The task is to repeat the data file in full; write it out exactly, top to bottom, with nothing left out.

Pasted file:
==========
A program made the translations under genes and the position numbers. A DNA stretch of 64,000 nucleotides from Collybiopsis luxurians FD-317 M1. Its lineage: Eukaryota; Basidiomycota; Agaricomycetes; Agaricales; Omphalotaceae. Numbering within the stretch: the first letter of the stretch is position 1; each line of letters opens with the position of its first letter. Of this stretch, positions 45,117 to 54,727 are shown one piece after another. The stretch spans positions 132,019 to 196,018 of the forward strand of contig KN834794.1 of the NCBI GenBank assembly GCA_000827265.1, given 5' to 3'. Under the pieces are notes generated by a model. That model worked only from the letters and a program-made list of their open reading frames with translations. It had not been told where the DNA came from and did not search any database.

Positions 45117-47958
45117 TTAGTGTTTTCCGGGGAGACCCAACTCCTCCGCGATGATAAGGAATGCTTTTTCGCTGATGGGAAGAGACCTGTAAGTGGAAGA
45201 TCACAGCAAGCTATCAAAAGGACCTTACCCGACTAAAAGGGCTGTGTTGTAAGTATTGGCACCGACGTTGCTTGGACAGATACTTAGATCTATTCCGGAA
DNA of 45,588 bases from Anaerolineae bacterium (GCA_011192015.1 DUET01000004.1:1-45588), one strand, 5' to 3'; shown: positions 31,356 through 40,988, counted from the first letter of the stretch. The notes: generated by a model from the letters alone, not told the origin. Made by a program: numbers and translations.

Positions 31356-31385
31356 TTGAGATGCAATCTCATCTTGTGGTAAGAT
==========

A program made the translations under genes and the position numbers. A DNA stretch of 64,000 nucleotides from Collybiopsis luxurians FD-317 M1. Its lineage: Eukaryota; Basidiomycota; Agaricomycetes; Agaricales; Omphalotaceae. Numbering within the stretch: the first letter of the stretch is position 1; each line of letters opens with the position of its first letter. Of this stretch, positions 45,117 to 54,727 are shown one piece after another. The stretch spans positions 132,019 to 196,018 of the forward strand of contig KN834794.1 of the NCBI GenBank assembly GCA_000827265.1, given 5' to 3'. Under the pieces are notes generated by a model. That model worked only from the letters and a program-made list of their open reading frames with translations. It had not been told where the DNA came from and did not search any database.

Positions 45117-47958
45117 TTAGTGTTTTCCGGGGAGACCCAACTCCTCCGCGATGATAAGGAATGCTTTTTCGCTGATGGGAAGAGACCTGTAAGTGGAAGA
45201 TCACAGCAAGCTATCAAAAGGACCTTACCCGACTAAAAGGGCTGTGTTGTAAGTATTGGCACCGACGTTGCTTGGACAGATACTTAGATCTATTCCGGAA
DNA of 45,588 bases from Anaerolineae bacterium (GCA_011192015.1 DUET01000004.1:1-45588), one strand, 5' to 3'; shown: positions 31,356 through 40,988, counted from the first letter of the stretch. The notes: generated by a model from the letters alone, not told the origin. Made by a program: numbers and translations.

Positions 31356-31385
31356 TTGAGATGCAATCTCATCTTGTGGTAAGAT